32 articles Mark

Mark 6:22

Mark 6:22 Richard Ghilardi qodeshlayhvh at juno.com Tue Jan 1 23:25:44 EST 2002   Septuagint Mark 6:22 Dear ers,I bow to the superior wisdom of Carl and Steven. If Carl hasn’t seenanything like it in 50 years of teaching Greek and Steven doesn’t get iteither, it must merely be a fantasy of mine. I withdraw…

Mark 6:12

Mark 6:12-13 [was ‘do participles govern whole sentence or just next main verb?’] Jonathan Ryder jpr1001 at cam.ac.uk Thu Jul 22 07:31:48 EDT 1999   do participles govern whole sentence or just next main verb? Mark 6:12-13 [was ‘do participles govern whole sentence or just next main verb?’] “Carl W. Conrad” wrote:> > Jonathan Ryder…

Mark 1:12

[] EKBALLEI: simple word in strange context (Mk 1:12)? Carl W. Conrad cwconrad at artsci.wustl.edu Thu Feb 20 14:35:11 EST 2003   [] RE: Why learn Greek? [] EKBALLEI: simple word in strange context (Mk 1:12)? Having begun to work on a short commentary on Mark’s gospel I’m noticing”obvious” things I’ve never paid any attention…

Mark 16:4

“anakulio”, the stone was “rolled up MK 16 4

[] MK 16:4 Stuart pinellaspt at verizon.net Mon May 2 18:26:27 EDT 2005   [] Antiquities 18.64 [] MK 16:4 Greetings;I am currently interpreting Mark 16:4, and would appreciate any insight as to a discrepancy between texts. Westscott-Hort has “anakulio”, the stone was “rolled up”, but UBS and BYZ have “apokulio”, it was “rolled away”.…

Mark 2:1

TA In Mark 2 1

TA in Mark 2:1 Richard A. Creighton richard.creighton at moore.edu.au Thu May 27 23:54:57 EDT 1999   New email list!… IXTHUS Mark 2:1 contains the phrase TA PROS THN QURAN – Zerwick/Grosvenortranslate this as “space near the door”.How is the TA functioning here?Are there other examples of the definite article being used in this kindof…

Mark 11:10

Mark 11:10

EULOGHMENOS hO ERCOMENOS EN ONOMATI KURIOU Ben Crick ben.crick at argonet.co.uk Tue Oct 19 09:24:47 EDT 1999   FW: GAR and Paratactic Connectors a good greek bible On Tue 19 Oct 1999 (02:57:20), spuluka at hotmail.com wrote:> Psalm 117:26 (118:26) is sung during the Liturgy of St. John Chrysostom in > the Orthodox tradition right…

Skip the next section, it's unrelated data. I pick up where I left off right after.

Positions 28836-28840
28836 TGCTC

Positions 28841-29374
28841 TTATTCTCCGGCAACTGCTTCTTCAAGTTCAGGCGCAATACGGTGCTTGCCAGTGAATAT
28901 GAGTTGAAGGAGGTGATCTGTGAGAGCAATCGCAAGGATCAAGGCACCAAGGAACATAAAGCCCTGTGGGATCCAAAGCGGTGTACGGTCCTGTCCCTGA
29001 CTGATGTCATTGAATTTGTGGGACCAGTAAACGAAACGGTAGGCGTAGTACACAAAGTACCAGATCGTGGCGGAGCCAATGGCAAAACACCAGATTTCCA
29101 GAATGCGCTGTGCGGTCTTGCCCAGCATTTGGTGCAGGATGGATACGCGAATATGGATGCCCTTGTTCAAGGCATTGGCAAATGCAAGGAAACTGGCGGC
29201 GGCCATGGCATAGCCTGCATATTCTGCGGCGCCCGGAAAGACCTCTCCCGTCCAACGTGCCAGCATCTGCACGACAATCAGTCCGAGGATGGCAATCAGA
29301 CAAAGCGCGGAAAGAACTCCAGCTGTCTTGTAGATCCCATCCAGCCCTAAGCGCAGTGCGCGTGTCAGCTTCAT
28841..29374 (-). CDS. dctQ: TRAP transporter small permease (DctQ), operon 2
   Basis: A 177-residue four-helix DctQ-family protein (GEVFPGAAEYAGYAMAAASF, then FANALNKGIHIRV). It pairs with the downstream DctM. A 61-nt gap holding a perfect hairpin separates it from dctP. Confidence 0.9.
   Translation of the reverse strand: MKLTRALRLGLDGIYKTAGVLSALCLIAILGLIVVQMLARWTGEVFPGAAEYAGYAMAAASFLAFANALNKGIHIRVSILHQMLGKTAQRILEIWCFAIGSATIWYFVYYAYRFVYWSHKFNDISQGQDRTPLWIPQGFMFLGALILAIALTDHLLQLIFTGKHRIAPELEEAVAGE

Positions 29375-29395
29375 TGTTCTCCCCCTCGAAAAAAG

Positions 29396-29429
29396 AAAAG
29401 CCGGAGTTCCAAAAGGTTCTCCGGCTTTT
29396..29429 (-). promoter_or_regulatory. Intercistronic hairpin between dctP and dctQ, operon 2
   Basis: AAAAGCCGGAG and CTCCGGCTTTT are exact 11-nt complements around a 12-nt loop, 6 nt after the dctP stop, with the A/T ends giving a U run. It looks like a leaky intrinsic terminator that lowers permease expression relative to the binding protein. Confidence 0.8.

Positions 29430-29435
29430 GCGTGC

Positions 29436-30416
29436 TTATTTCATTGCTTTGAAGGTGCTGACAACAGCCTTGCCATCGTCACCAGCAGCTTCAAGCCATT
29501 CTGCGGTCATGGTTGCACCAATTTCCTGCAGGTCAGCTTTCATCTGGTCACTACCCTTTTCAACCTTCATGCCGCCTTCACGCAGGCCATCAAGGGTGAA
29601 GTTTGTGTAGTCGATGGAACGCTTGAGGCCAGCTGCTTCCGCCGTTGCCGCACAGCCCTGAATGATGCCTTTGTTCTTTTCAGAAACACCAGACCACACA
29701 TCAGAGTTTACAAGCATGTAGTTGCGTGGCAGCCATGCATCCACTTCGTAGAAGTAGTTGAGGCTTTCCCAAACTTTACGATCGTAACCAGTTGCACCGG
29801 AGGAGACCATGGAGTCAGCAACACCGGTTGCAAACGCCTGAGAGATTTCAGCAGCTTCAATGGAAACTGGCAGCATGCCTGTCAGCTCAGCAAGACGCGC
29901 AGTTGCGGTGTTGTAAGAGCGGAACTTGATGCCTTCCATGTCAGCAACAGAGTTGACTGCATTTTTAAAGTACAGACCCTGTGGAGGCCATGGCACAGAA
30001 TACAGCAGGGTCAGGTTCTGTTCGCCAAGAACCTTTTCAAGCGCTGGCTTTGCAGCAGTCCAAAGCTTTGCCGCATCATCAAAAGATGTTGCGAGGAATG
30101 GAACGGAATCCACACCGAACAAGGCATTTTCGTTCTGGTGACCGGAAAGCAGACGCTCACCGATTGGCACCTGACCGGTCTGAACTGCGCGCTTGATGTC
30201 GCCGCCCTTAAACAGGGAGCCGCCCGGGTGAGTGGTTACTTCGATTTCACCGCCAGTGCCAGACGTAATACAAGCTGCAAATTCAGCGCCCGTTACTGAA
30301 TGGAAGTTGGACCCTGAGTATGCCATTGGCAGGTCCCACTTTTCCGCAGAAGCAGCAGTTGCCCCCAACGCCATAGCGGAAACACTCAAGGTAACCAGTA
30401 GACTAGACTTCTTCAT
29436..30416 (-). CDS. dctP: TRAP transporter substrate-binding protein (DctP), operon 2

Mark 5:9

Mark 5 9 LEGION demoniak

[] Mark 5:9 Singular explained as Plural? Mitch Larramore mitchlarramore at yahoo.com Thu Dec 22 20:30:14 EST 2005   [] Mark 2:19 DUNAMAI [] Mark 5:9 Singular explained as Plural? KAI EPHRWTA AUTON, TI ONOMA SOI; KAI LEGEI AUTWiLEGIWN ONOMA MOI, hOTI POLLOI ESMEN.Is not LEGEI singular? And isn’t MOI singular? TheMOI…POLLOI at first looked…

Matthew 2:4

10054     TITLE  KJV Mt. 2 4

KJV Mt. 2:4 Ted Mann theomann at earthlink.net Mon Jun 11 17:00:44 EDT 2001 Questions about questions KJV Mt. 2:4 In Mt. 2:4, whereas the NASB, NIV, etc., translate EPUQAVETO as “he asked,”or “inquired,” I notice the KJV has “demanded,” which produces quite adifferent sense to me. Is “demanded,” a less apt translation or is…

Mark 2:16

Mark 2 16 HOI GRAMMATEIS TWN FARISAIWN

Mark 2:16 hOI GRAMMATEIS TWN FARISAIWN Jonathan Robie jonathan.robie at sagus.com Mon May 17 17:08:49 EDT 1999   Glassman Mark 2:16 hOI GRAMMATEIS TWN FARISAIWN Here’s a phrase that has thrown me for a loop. The Scribes of thePharisees? I thought they were two distinct groups.How is this to be understood?Jonathan___________________________________________________________________________Jonathan Robiejwrobie at mindspring.comLittle Greek…

Mark 16:2

Mk 16 2 Constituent Order

Mk 16:2 Constituent Order c stirling bartholomew cc.constantine at worldnet.att.net Tue Jun 26 14:57:36 EDT 2001   Sorry The text of Luke 2:2 and word order Anyone have anything to say about why ANATEILANTOS TOU hHLIOU shows up atthe end of the clause in Mk 16:2. Mark piles up so many adverbials in thisclause that…